2.                 
Healthcare Cost Savings

Remote
analysis and monitoring services and electronic data storage significantly
reduce healthcare costs, saving money for you, your patients, and insurance
companies.

3.                 
Extended Specialist and Referring Physician
Access

With
telehealth, patients in rural or remote areas benefit from quicker and more
convenient access to specialists. These patients go through longer appointment travels
and have trouble accessing lifesaving consultations for specific illnesses or
chronic care plans.

4.                 
Increased Patient Engagement

When
patients are committed to improve their healthcare goals, it aims to lower
costs and better healthcare service.

5.                 
Better Patient Care Quality

Telemedicine
offers ways to improve patient-centered approaches. This is critical to patient
care quality. Patients can address healthcare issues quickly with real-time care
consultations and learn about treatment alternatives quickly. A new study shows
that telemedicine patients score lower for depression, anxiety, and stress, and
have 38% fewer hospital admissions. 

 

Cons of Telemedicine

While
telemedicine shows no limit to its growth over the upcoming decades or so and
has clear benefits, it still poses some technical and practical difficulties in
the health sector.

1.                 
Technical Training and Equipment

Restructuring
IT staff responsibilities and purchasing equipment cost demanding. Training is
crucial to building an effective telemedicine system. Physicians, specialists and
other medical staff require training on the new systems to ensure a solid ROI.
On top of that, your staffing requirements may decrease.

2.                 
Reduced Care Continuity

Keeping
up with patients’ records and visits will be difficult due to patients using
telemedicine services from a variety of medical specialist. This makes it hard
for specialists to provide health services as maintaining patients’ details is
the primary core for any health institution.

3.                 
Fewer In-Person Consultations

Keeping
in touch and regular patient visits to the clinic is a common activity in
health institutions. This is a recent development in the industry and it will
take time to adjust. Although telemedicine is a good alternative and the way to
go.

4.                 
Tricky Policies and Reimbursement Rules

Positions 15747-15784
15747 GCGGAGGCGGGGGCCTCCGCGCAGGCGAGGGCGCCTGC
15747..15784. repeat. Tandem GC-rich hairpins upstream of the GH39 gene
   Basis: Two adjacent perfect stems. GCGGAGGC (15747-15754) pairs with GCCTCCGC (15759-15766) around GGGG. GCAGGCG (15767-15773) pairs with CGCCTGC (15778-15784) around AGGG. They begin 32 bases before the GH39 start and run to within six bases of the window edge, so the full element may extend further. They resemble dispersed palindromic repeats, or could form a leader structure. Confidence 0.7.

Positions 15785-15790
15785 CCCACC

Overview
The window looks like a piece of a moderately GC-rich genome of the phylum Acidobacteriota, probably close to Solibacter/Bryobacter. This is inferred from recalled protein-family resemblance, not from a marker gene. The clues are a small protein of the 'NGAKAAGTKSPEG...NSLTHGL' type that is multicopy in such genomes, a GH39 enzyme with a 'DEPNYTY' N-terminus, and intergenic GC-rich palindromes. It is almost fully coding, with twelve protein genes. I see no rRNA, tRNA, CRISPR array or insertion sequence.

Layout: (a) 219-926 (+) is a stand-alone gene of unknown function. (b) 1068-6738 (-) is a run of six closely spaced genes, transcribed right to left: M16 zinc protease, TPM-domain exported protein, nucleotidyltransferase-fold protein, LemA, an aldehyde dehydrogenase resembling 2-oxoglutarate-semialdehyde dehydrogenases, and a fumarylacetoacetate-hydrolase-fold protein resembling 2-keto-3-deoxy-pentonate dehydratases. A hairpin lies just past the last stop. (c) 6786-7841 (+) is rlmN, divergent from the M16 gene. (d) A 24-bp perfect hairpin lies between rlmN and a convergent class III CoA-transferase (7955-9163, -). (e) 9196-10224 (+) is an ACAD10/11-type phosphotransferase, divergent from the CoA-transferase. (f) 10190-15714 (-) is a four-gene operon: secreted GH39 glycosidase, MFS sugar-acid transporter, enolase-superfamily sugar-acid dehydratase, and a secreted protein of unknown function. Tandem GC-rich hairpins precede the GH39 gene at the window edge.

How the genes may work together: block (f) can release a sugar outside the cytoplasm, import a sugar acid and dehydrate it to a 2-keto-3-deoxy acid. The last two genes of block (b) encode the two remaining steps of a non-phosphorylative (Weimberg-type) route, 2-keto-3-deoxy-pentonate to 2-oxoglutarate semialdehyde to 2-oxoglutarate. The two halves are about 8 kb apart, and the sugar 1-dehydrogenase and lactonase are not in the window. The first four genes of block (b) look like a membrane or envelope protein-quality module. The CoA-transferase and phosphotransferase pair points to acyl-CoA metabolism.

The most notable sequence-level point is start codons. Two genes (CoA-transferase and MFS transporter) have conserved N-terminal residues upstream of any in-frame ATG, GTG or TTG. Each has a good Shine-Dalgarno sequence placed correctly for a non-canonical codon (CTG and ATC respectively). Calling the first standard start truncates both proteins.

Laws and
policies always tend to take lots of time to be implemented. Such as the
healthcare laws and rules may lag and take time to come into place. Hence this
delays technological advancements in the health sector as technology
continuously evolves very fast as compared to the implementation of the
relevant policies.

 

 

CHAPTER 5: RECOMMENDATIONS

1.     
Improving patient assessment and review

Improving
the process by which to assess and review telemedicine users to improve
efficient use of resources via sites is important. Methods for improvement
include additional information from clinicians referred to them for assessment.

2.     
Improving service delivery

Some
sites aimed at improving the monitoring and triage of telemedicine patients’
process. Each using their own standardization, and therefore targeting elements
of their service for improvement.

3.     
Improving data sharing and access

Sites
work on improving sharing of data and access. Knowing that solutions to solve
the interoperability issues between monitoring software and electronic patient
record systems were not available.

4.     
Raising awareness of telemedicine

Spreading
of information to raise awareness to telemedicine and related ideas for action
for medical teams to use telemedicine, working closely with related groups and
commissions; hosting events to boost telemedicine usage.

5.     
Improving evaluation of telemedicine

Evaluation
and further research to understand telemedicine consequences was agreed upon. Divided
opinions on the rationale of investments in telemedicine.

6.     
Securing financial investment for telemedicine

Long-term
investments were recommended as to secure future investments in the health
sector via telemedicine focused on establishing relationships with technology
providers. Short-term funding was just a barrier.

The short-term
funding of telemedicine was identified as a barrier to implementation. To
secure future investment, participants focused on establishing relationships
with technology providers and local decision-makers; scoping out the potential
of new technologies that were available; and identifying the needs of users and
clinicians that could be addressed with telehealth. Only one site was able to
secure financial investment during the study timeframe, and in two sites there
were real concerns about the future of telehealth.